The thing that nobody has mentioned in this thread is you really need to use a large platform pedal to provide the stiffness that a cycle shoe normally would, like a lambda MKS or a Tioga spider, or Speedplay Drillium. Comfortable, grippy, and when you get off the bike you can look like a normal person. As a cycling advocate when I'm touring this is important to me as I feel I am able to connect more easily to regular folks by riding in non cycling clothes and shoes. In all the years I was a cyclist, my identity was connected to being seen as a "cyclist" and as such enjoyed being different from all those "non-cyclists" by wearing the requisite lycra  "costume" which I think can create an us vs. them mentality and by wearing looser fitting, fast drying synthetics and wool outdoor clothes that look more normal, I find that more average folks on my tours talk to me and am more approachable. These same folks may be more inclined to consider serious cycling as an option if they can wear more "normal" clothes. I guess I'm getting into a new thread here with the clothes but I do think it's related to the shoe thing. Don't assume that all dyed in the wool cycling assumptions are the only truth. Try something new, you may be surprised at how freeing it is!

Offline Westinghouse

Re: Pedal Suggestions for Soft Soled Shoes?
« Reply #7 on: May 15, 2009, 05:15:13 am »
If you use soft-soled shoes, don't use rat trap pedals. The teeth are really good for gripping the sole, but like a rat, they will eventually eat their way through near the bottoms of your feet. You would be feeling those teeth soon. Use a flat pedal. I would not use flip flops because I use toe clips which might pull down across the tops of my bare skin and cause abrasions.

Offline livinday2day02

Re: Pedal Suggestions for Soft Soled Shoes?
« Reply #8 on: May 26, 2009, 08:43:20 pm » want to use soft soled shoes so your decision is all about the pedals.   I too like to ride with soft soled shoes and have done many tours over 300 miles.  I've found it's not only about how wide the pedal is but also how long...ok might sound confusing but if you looked at the spider pedals and the MKS Lombada, or the spider pedals they are Long but not wide.  Now these pedals are really for BMX but I use them on my fixed gear and on my Touring Bike and they work GREAT!  They're called Odyssey Twisted Pedals  Yes they're plastic and yes they're bearings aren't the best but it's the shape of the pedal you want to look at, they are almost square.  I've found these pedals to be soooooooo comfortable and even light for their size.  They still aren't quite as wide as my foot so no extra exposure to pedal strike and because they are so long they support almost half the length of my foot, which is what IMO really keeps my foot from getting sore.  Even if you don't want the Odyssey Twisted pedals keep the idea in your mind that for soft soled shoes you want a pedal that is wide and long!  Check out the Odyssey twisted at google,  they are only 10 bucks and come in all kinds of fun colors.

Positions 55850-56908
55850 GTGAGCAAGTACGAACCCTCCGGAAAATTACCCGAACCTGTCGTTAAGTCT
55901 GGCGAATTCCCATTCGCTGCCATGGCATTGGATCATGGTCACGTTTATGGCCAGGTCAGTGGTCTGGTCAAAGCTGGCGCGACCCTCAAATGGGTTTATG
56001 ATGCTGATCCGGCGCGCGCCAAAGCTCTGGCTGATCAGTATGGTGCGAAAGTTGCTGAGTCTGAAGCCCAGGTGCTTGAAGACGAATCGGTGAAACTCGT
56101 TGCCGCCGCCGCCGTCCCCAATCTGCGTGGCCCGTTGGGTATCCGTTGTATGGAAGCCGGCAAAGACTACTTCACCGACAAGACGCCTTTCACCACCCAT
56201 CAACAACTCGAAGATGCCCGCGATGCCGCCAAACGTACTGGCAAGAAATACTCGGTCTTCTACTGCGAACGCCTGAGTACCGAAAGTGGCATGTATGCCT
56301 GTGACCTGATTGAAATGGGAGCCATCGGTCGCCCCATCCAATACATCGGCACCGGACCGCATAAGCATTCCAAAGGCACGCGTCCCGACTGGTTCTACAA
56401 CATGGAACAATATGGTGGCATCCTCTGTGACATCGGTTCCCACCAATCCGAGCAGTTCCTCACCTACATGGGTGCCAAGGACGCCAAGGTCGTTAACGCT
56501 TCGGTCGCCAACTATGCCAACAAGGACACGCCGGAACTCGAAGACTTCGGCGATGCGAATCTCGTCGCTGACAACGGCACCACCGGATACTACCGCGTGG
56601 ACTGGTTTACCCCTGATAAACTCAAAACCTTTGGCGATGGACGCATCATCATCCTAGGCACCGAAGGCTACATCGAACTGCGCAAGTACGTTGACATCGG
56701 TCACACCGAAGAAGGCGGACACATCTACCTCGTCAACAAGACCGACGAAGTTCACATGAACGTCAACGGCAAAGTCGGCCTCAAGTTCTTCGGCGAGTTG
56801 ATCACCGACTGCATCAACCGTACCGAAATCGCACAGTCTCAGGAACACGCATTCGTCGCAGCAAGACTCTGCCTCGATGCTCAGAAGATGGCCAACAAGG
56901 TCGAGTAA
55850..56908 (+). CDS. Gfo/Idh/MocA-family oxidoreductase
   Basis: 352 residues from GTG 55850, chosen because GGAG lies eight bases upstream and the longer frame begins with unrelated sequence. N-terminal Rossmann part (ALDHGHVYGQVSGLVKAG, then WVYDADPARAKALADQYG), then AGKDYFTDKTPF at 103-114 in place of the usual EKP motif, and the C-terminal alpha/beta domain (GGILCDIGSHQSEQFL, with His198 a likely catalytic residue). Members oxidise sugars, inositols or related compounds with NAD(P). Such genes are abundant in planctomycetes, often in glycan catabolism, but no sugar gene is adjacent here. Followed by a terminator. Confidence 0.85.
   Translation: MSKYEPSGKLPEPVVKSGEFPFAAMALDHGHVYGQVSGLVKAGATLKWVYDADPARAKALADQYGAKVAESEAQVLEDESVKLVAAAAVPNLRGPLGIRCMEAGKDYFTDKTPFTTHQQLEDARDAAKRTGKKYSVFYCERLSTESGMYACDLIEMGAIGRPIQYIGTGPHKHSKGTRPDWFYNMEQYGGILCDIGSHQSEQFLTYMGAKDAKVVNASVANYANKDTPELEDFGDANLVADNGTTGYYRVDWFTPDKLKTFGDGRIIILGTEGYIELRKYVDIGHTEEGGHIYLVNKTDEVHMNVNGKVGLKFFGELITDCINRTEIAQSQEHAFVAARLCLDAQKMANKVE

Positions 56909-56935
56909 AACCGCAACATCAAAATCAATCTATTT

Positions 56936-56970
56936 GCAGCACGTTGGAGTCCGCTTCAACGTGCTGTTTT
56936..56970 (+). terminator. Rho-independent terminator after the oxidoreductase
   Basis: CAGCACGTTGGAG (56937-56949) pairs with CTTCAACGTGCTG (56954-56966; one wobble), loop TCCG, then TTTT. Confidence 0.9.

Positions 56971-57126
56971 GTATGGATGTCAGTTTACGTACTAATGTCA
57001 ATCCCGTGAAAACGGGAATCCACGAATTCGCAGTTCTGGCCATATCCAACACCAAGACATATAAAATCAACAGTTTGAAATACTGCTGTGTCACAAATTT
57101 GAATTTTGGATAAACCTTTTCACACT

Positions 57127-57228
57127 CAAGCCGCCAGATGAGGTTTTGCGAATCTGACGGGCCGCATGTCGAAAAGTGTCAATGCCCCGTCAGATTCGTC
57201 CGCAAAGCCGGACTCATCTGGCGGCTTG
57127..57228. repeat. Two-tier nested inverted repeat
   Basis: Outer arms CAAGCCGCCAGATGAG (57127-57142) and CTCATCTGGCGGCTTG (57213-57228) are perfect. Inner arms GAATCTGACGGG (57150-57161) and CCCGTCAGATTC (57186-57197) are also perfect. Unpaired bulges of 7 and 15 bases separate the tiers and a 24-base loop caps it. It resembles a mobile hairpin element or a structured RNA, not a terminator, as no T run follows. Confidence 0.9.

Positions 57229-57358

All you are is what you do.....All you leave is your legacy....I want mine to be a smile.

Offline bent4me

Re: Pedal Suggestions for Soft Soled Shoes?
« Reply #9 on: May 28, 2009, 12:36:12 pm »
I gave up on cycling shoes years ago.  I find the best pedal for me is the Odessey Triple Trap.  They are very wide and grip well to any shoe.  Cost about $25.  I also prefer Sketcher sneakers as they have a firm sole, come in wide widths and are reasonably light.  I have turned recumbent rider since 99 and I have never had my foot slip off the pedals.  Best combo for me.  You can check out my BLOG. Jersey pedaler  under April 08 Clipless pedals or not
« Last Edit: May 28, 2009, 05:43:20 pm by jsieber »

Offline bogiesan

Re: Pedal Suggestions for Soft Soled Shoes?
« Reply #10 on: June 15, 2009, 11:45:57 pm »
Power Grips.

david boise ID
I play go. I use Macintosh. Of course I ride a recumbent

Offline jrswenberger

Re: Pedal Suggestions for Soft Soled Shoes?
« Reply #11 on: July 03, 2009, 08:25:55 pm »
I've used everything from toe clips/straps, just about all the different clip-in systems, powergrips and nothing at all. I remember switching over to Look pedals when they came out (still my favorite road system).

With that being said, over the past 10 years, I've commuted to work and toured the US, Germany and Denmark with nothing more than running shoes and wide BMX/trick style platform pedals with little nubs for grip. I look for an inexpensive, well-constructed (metal) pedal, repack with better quality bearings and forget about all the hype. With this style of pedal, there is plenty of support for your foot, you have the freedom to make slight alterations in foot postion and you can wear whatever shoe you are comfortable in. I met many touring in Croc type "shoes" on my last trip. If you want a bit more support, powergrips are easy to use and stay out of the way when not in use.

I'm not against toe clips or clipless systems on or off-road. In fact, only my touring bike doesn't have them. However, they are NOT the solution to every cycling situation.

ACA Life Member 368

Offline tonythomson

Re: Pedal Suggestions for Soft Soled Shoes?
« Reply #12 on: July 19, 2009, 06:46:40 am »
Hi - hey what a great debate. I have just finished southern Tier, last of several long distant tours.  I never use cycling shoes as only want to carry one pair of shoes to save weight. Last time I used a cross trainer and always flat peddals , even fitting my own platform in the past made from alluminium.  Never had sore feet.  Now the butt is a differnet question!!

Good luck and great to hear different views as I have learned so much in the past from these forums
Just starting to record my trips